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The Illusion of Perfect Practice

Updated: Oct 27, 2019

How many articles have you read about practicing? I have read countless articles in flute magazines and blogs about the most effective and efficient way to practice. How to prepare an etude, how to prepare for a competition, what a famous flutist’s successful warm-up is. There are so many different ways to learn and go about things, and I think I’ve finally figured out the secret: There is no secret. (surprise)

There is no secret warm-up, technical exercise, or etude routine that will in itself prepare you for what you need to do in any give lesson, audition, or performance. Just think, how differently do you learn from your colleagues? I know if I need to prepare for something it is going to look completely different from what other people do. We all know we learn differently when referring to school and studying, so why isn’t that applied to practicing?

I have been asked before if there was one specific exercise to accomplish in order to become a really solid player. I think about all the detail that goes into the transition between notes, how to manage the air/embouchure/support in order to accomplish a brilliant sound with smooth technique. Merely playing an exercise will absolutely not yield the artistic results we all seek.

Many of us are so hungry for a prescription or step-by-step directions so our perfectionist selves can check a box, cross off a list and wrap our practice in a quantifiable package with a beautiful bow. Real talk: This also means we have an “out” — when we do what we are told and it still doesn’t work, we don’t tend to view this as “our fault.” This is the dangerous slippery slope we sometimes fall down. When we blindly follow directions without reflection upon how concepts feel physically so we can have some instant gratification tally marks, we loose sight of how we will perform because after all: we don’t perform with our head, we perform with our body (but that’s another blog post).

I’m not saying that structure and planning aren’t an essential part of effective practice, they totally are. However, we can get carried away with external validation from our practice journal or the number of hours that have ticked by (also quantifiable). I was preparing for a competition one summer while simultaneously at a festival. I remembered a strategy that seemed to work for me in my master’s which was playing every line ten times perfectly and making tally marks when I accomplished yet another perfect take.

The aforementioned tally marks.... (doesn't it look like I accomplished a lot??)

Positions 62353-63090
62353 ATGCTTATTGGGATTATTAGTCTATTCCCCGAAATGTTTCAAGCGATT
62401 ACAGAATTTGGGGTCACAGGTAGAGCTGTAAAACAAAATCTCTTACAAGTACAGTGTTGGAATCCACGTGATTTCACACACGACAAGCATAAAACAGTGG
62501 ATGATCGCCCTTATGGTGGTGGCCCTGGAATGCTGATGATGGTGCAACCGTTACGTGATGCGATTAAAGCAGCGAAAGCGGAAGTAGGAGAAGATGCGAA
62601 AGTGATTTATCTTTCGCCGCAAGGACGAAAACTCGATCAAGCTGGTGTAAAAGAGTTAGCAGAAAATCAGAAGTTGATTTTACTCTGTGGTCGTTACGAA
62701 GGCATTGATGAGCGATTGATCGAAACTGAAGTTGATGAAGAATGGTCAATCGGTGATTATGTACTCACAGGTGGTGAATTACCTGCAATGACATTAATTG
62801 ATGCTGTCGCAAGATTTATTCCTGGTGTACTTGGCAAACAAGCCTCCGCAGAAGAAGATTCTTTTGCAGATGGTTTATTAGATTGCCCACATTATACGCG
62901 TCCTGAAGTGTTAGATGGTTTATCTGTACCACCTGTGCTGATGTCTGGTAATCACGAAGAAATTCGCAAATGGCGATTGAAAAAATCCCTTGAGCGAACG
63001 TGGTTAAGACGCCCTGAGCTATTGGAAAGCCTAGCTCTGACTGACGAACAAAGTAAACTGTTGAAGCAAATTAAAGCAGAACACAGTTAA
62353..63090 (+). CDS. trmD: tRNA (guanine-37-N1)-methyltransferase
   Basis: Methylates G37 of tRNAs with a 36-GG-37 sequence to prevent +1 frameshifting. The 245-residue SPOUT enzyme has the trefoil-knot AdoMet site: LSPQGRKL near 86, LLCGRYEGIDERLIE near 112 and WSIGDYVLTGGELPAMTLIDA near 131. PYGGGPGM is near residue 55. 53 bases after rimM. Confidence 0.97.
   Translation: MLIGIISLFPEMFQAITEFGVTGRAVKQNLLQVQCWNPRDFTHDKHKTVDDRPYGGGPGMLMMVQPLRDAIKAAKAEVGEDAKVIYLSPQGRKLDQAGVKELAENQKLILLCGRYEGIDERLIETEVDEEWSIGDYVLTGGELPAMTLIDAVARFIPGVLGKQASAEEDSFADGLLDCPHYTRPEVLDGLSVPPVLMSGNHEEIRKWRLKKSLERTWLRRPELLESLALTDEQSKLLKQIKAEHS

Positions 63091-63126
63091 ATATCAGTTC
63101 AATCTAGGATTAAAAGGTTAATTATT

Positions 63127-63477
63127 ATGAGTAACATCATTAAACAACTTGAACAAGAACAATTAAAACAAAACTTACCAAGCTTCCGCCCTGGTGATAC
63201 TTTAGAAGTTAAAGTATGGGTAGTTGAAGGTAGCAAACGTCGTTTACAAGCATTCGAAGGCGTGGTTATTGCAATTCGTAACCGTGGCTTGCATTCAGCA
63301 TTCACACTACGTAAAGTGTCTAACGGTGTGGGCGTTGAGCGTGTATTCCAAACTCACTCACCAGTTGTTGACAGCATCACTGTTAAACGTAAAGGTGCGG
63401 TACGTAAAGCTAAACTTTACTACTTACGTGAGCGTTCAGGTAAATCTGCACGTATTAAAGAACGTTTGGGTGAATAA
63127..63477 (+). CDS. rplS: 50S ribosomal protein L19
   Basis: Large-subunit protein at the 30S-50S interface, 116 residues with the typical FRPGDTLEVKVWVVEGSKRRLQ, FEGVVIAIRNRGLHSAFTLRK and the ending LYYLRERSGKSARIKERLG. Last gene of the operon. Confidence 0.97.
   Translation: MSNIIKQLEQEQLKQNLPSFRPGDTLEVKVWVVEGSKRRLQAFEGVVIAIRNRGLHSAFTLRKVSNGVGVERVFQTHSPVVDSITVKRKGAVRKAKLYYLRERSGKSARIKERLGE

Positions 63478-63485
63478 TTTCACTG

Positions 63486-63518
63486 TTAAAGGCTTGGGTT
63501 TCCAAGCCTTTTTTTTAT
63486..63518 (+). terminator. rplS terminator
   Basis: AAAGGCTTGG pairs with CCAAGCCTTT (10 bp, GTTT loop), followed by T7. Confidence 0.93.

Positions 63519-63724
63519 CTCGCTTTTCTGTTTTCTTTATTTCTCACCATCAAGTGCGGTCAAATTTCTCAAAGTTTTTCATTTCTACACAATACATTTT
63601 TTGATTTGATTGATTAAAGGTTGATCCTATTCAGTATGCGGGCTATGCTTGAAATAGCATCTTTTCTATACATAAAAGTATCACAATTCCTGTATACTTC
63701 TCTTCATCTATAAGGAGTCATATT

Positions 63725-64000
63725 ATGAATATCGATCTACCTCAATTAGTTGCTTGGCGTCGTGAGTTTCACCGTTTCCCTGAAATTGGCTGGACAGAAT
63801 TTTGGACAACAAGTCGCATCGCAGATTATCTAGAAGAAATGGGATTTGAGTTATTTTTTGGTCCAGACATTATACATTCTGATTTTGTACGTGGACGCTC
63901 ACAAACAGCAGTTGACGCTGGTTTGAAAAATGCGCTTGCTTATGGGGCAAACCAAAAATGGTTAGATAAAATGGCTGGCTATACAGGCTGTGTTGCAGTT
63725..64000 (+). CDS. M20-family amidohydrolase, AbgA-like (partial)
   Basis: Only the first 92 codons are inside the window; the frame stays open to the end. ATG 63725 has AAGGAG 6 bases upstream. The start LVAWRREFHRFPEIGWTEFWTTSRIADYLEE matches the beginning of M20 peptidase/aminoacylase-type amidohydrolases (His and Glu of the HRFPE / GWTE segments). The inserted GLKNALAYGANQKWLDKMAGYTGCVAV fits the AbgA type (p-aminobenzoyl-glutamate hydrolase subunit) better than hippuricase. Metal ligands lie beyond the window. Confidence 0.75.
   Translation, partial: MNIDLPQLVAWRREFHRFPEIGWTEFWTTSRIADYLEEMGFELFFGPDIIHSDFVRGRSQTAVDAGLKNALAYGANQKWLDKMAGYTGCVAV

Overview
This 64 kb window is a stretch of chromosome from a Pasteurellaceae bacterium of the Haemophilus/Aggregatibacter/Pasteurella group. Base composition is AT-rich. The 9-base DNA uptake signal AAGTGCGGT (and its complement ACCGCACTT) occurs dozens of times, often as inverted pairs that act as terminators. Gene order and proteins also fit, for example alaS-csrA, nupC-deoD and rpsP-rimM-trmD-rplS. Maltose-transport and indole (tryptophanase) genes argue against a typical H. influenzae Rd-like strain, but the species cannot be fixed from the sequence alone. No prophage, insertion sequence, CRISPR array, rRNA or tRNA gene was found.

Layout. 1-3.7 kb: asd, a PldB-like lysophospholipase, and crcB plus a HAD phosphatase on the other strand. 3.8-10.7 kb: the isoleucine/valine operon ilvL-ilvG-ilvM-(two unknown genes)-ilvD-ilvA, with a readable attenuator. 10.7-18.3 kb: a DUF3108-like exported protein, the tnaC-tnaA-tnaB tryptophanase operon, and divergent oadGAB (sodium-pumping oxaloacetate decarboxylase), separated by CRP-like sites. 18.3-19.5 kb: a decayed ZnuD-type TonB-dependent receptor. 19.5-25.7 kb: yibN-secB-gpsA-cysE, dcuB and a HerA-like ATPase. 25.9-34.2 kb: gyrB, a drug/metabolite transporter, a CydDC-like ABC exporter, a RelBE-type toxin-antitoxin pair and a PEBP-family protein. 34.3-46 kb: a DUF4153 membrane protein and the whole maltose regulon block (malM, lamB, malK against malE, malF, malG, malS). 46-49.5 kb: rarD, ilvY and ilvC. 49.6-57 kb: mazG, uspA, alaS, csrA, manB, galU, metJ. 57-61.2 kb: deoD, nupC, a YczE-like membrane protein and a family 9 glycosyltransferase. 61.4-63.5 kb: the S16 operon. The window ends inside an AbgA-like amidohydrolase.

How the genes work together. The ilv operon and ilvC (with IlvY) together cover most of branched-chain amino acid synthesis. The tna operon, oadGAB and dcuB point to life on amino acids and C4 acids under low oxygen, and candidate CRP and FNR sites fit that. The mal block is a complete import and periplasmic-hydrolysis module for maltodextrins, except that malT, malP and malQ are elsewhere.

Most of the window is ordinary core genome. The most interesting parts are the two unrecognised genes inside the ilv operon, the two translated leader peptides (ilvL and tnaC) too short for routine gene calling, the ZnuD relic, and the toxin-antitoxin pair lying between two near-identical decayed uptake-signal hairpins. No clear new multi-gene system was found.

The exits I completely missed on my highway of preparation:

-Does this passage feel comfortable and replicable in my fingers?

-What is the air in my body doing to accomplish this passage?

-How can I recreate this in context?

-In performance what will be my mental plan?

-Where will I put my focus in the moment before this passage? (or where will my focus be at all??)

-How is practicing this way going to help me achieve what I want to in this performance?

-What is the mood I want to create with this phrase?

-How do I physically produce that mood and create the sound I want?

-What is cool or interesting about this piece?

-Why do I like it?

-How do I make it most compelling?

-How do I want my audience to feel when I play this piece?

I could go on….

I was nailing down notes, and when a note fell apart, I fell apart. You bet this happened in the competition. I wanted something that worked for me two years prior, but didn’t stop to consider that not only was I a different player, but I was a different person two years later. I’ve learned that our practicing evolves as we evolve. We need to check in with ourselves in every micro moment in our practicing so we can be completely present in our practice. This will lead to us being completely comfortably present in our performance (and since our adrenaline will make sure we are present this is a really great tool to use — For more on this, see my post: Autopilot v. Adrenaline).

All that being said, I have found all of the the chunking, playing things backwards, slowing things down then working them up, playing small bits at tempo, recognizing patterns, analysis, and endless others really do serve me, but there is no magic formula that I can rely on and will be the same every time. Each passage feels differently my fingers, and impacts the balance of my flute differently. I won’t physically accomplish two different phrases the same way, ever. No two passages will be the same, so why assume we can just practice them exactly the same way?

Maybe now ask: What does slowing down the tempo allow me to do? Why would I practice it backwards? What does that actually do?

Having a greater understanding of what each technique effects in our playing is extremely useful, then we can gauge which one to use most effectively in a given situation. I now take comfort in reading all of those articles about practicing just like I used to, but now taking a more experimental approach. I enjoy questioning what is working and what isn’t. It gives me freedom from the box of perfection where I once neatly kept my tally marks.


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